This was much more than volunteering for my youth group. We needed to help them in every way possible. My biggest concern was relating to the kids. We were from entirely different walks of life. At a rudimentary level, we did not even speak the same language. And, as any foreign language student will tell you; you think you know a second language until you have a conversation with a native speaker. So here we were, Monday, the first day of school. I am an awkward 14-year-old “gringa” with braces, trying to make a difference.

I came into the school, knowing where these children came from and how they lived, but I forgot all that the second I started playing with them. They were just kids. Not Latin American, not South American, not in poverty, or well-off. I almost forgot that we spoke a different language, because the language we all knew, was simply having fun. We painted with them, read them stories, and helped them put on a play. Every day was a new adventure with them. Every day, language and lifestyle mattered less. No matter what walks of life these kids came from; I knew I was helping them learn and achieve new things every day! The greatest lesson I learned? I cannot claim that I changed their lives, but they truly changed mine with their acceptance and kindness. They didn’t see an awkward 14-year-old gringo with braces; they saw a friend.

Of course, you cannot forget these children’s predicaments. These thoughts arose multiple times throughout the trip. Every night I slept in a comfortable bed, in a house filled with friends; they were sleeping on a crowded dirt floor. Every night I was served a hot meal; while they were hungry. I had never been so angry at the sight of someone wasting food as I was during that week.  With privilege comes responsibly, it is our duty to help those who need us and our resources. Mission trips are not about being a ‘holy-roller,’ they are about helping people. I donated my time and love to these kids for five days, and it changed me forever.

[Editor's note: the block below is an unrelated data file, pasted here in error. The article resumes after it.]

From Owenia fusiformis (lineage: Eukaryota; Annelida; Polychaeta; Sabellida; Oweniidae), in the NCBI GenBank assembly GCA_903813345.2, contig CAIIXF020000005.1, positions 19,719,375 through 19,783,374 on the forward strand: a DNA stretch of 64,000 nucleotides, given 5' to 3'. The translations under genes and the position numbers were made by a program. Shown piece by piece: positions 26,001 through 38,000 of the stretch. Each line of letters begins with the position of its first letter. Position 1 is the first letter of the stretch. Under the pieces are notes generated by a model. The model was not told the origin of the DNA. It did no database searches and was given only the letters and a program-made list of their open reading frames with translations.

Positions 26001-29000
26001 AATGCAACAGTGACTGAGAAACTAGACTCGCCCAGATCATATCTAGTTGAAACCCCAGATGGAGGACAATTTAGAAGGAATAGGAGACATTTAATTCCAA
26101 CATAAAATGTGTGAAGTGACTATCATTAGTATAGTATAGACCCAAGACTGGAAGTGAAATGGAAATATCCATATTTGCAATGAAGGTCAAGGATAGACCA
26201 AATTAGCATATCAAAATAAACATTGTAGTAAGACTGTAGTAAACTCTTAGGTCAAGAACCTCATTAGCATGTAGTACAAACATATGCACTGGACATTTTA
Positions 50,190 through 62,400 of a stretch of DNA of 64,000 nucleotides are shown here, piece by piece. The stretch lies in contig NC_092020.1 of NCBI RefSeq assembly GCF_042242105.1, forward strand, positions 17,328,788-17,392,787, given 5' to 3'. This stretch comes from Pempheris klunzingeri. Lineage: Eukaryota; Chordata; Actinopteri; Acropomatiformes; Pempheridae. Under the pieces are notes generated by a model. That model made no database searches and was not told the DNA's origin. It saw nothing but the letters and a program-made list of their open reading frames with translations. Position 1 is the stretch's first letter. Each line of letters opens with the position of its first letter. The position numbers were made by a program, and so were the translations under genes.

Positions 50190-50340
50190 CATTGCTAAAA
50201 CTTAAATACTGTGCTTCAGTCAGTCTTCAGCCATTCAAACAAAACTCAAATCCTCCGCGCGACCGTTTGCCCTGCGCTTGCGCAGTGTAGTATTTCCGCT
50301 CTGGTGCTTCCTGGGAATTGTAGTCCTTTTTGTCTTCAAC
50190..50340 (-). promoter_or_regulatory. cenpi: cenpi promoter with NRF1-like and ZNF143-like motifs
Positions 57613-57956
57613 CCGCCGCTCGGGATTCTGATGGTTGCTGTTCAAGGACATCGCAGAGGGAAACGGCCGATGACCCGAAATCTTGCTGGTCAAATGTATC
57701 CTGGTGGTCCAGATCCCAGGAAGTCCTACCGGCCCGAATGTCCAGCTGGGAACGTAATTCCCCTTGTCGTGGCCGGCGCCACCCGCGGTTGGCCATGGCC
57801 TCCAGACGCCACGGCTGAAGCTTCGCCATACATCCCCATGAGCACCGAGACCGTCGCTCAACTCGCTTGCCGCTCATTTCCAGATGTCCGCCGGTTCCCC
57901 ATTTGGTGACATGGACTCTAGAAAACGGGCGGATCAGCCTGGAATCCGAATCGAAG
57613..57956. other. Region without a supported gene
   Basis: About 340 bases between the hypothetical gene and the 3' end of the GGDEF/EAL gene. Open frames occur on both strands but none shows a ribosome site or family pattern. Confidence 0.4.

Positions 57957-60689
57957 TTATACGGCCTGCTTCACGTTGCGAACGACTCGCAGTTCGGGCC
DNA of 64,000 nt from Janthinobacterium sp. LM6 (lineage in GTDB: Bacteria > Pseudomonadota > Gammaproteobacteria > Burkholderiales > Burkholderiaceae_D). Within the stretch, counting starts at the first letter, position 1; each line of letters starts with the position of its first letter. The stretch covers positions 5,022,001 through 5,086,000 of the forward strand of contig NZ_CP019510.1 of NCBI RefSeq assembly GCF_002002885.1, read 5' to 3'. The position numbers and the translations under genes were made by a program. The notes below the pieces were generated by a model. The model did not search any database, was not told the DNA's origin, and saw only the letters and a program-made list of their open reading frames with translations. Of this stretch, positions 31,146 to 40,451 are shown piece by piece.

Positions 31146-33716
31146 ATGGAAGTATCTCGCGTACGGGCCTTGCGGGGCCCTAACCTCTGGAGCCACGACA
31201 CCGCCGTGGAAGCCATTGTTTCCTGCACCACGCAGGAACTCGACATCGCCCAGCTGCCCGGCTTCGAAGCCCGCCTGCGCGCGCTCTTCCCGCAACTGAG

When people ask me what I did on the mission trip, I  want to respond to the more important question, “what did I do afterwards?” It’s been five years since my trip to San Miguel. I would not trade the experience I had that week in 2012 for anything. If you ever get the opportunity to help others, do it. Do something out of the ordinary, go on a mission trip and help others thrive in their own community, religion, and culture. Anyone can help change the world, one mission trip at a time. Oh, and as always, stay weird.


Written by Ally Ibach